And the things you shoot are just as well-designed. Quake II has the standard FPS structure of starting you out against small groups of easily-killed grunts, increasing the challenge the deeper into the game you get. In the first few levels you’re fighting shotgun-toting Guards, beefy Enforcers with chainguns, and Berserkers who lunge at you with big metal spikes—and later fire rockets at you. The way enemies explode into chunks of bloody meat, or ‘gibs’ to use the parlance of the times, is still gruesomely satisfying. And there are other grisly touches, like when you don’t quite kill an enemy and they squeeze off a few extra shots before they finally collapse and die. 

But this is just to ease you in, and it’s not long before id starts throwing its meanest creations at you in force. The Strogg are weird cyborg hybrids, with mechanical limbs and eerily human, grimacing faces. Gladiators stomp around on metal legs, firing their own version of the railgun at you. Mutants are angry, feral beasts who pounce on you, usually from dark corners. Brains, perhaps the weirdest enemy, attack you with tentacles and blood-stained hooked hands. There’s a huge variety of things to kill, all with unique behaviours and weapons, which keeps the game interesting—especially when you’re facing several types at once. 

The hardest thing to stomach when revisiting Quake II is how brown it is. The switch from dark fantasy to sci-fi leaves the levels brutal, industrial, and metallic. There isn’t much variety or detail in the environments, and the colour palette is depressingly muted. The actual design of the levels is great, with plenty of secret areas and multi-level arenas to fight in, but the lack of colour and almost nonexistent world-building make it feel like a bit of a slog at times. But I remember thinking this back in 1997, and really it’s a game about combat, not drawing you into its world. And since the Strogg live only for war, I guess it makes sense that their planet would be like one giant factory. 

When you’ve fought your way through the Strogg and infiltrated the headquarters of their leader—a space station in an asteroid belt above the planet—it’s time to complete your final objective: kill it. The Strogg leader is called The Makron, and it’s a two-stage boss fight. Its first form is a powerful exoskeleton which comes equipped with a BFG10K, the most powerful weapon in the game. And, unlike your own BFG, it can fire it multiple times in quick succession. When you destroy the mech, it’s time to kill The Makron itself, which also has a BFG as well as a blaster and a railgun. Luckily the arena is littered with power-ups, health, and ammo, including a secret underground chamber that can be accessed by pressing a hidden switch. When the boss falls, you step into an escape pod, and that’s it. ‘The End’ unceremoniously flashes up on the screen, and your only choice is to go back to the menu. Imagine if a game ended like that today.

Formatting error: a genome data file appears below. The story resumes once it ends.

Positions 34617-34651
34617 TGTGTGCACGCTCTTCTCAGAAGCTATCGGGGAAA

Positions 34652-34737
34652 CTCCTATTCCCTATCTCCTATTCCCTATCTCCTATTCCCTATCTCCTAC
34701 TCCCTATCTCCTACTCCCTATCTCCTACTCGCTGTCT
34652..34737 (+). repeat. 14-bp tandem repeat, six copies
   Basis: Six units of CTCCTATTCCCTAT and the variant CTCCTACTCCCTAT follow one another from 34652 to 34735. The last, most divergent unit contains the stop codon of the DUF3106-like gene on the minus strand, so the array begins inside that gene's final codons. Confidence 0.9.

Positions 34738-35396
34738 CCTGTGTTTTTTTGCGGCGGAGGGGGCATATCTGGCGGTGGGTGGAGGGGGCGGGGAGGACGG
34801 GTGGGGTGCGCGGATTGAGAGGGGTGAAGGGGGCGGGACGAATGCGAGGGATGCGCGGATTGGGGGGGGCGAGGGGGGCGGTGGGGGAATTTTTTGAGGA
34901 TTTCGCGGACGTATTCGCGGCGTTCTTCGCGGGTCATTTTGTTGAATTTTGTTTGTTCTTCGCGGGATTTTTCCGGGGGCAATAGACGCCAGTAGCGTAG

Quake II is still a great game, and I’m surprised by how well it holds up. There’s something about the feel of the weapons, the way they’re animated and how they sound, that makes them some of the best examples in the genre. Even the new Doom, which is a fantastic ode to this era of shooter design, doesn’t have anything quite as enjoyably punchy as Quake’s railgun.


Andy grew up with PC games, losing countless hours of his youth to Quake and Baldur’s Gate. Today his love for PC gaming is just as strong, and now he loses countless hours of his adult life to them. He loves horror, RPGs, sims, anything set in space, anything set in rainy cyberpunk cities, adventure games, and you.